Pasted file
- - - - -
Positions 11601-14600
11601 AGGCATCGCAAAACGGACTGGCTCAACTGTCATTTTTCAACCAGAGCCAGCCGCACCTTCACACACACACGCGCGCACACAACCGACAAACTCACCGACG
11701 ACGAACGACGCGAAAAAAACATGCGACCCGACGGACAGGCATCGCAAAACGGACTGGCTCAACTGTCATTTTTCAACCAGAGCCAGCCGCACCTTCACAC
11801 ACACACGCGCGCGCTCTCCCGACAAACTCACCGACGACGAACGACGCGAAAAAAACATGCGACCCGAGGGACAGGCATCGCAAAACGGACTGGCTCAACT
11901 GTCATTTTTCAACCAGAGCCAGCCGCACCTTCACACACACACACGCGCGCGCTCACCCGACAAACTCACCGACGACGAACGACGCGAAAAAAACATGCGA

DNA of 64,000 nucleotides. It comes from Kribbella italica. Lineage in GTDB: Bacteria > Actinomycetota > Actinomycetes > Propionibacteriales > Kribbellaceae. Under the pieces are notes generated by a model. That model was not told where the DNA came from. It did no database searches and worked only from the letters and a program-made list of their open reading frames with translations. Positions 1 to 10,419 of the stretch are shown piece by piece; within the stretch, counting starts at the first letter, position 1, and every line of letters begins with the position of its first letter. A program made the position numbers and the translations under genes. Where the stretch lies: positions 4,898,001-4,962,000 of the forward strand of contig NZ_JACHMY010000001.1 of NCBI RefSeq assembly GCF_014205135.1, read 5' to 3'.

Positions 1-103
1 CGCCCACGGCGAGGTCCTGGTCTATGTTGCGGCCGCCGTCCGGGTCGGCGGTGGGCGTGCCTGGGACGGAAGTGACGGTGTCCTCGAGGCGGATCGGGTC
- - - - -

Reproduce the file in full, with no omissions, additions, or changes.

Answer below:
Positions 11601-14600
11601 AGGCATCGCAAAACGGACTGGCTCAACTGTCATTTTTCAACCAGAGCCAGCCGCACCTTCACACACACACGCGCGCACACAACCGACAAACTCACCGACG
11701 ACGAACGACGCGAAAAAAACATGCGACCCGACGGACAGGCATCGCAAAACGGACTGGCTCAACTGTCATTTTTCAACCAGAGCCAGCCGCACCTTCACAC
11801 ACACACGCGCGCGCTCTCCCGACAAACTCACCGACGACGAACGACGCGAAAAAAACATGCGACCCGAGGGACAGGCATCGCAAAACGGACTGGCTCAACT
11901 GTCATTTTTCAACCAGAGCCAGCCGCACCTTCACACACACACACGCGCGCGCTCACCCGACAAACTCACCGACGACGAACGACGCGAAAAAAACATGCGA

DNA of 64,000 nucleotides. It comes from Kribbella italica. Lineage in GTDB: Bacteria > Actinomycetota > Actinomycetes > Propionibacteriales > Kribbellaceae. Under the pieces are notes generated by a model. That model was not told where the DNA came from. It did no database searches and worked only from the letters and a program-made list of their open reading frames with translations. Positions 1 to 10,419 of the stretch are shown piece by piece; within the stretch, counting starts at the first letter, position 1, and every line of letters begins with the position of its first letter. A program made the position numbers and the translations under genes. Where the stretch lies: positions 4,898,001-4,962,000 of the forward strand of contig NZ_JACHMY010000001.1 of NCBI RefSeq assembly GCF_014205135.1, read 5' to 3'.

Positions 1-103
1 CGCCCACGGCGAGGTCCTGGTCTATGTTGCGGCCGCCGTCCGGGTCGGCGGTGGGCGTGCCTGGGACGGAAGTGACGGTGTCCTCGAGGCGGATCGGGTC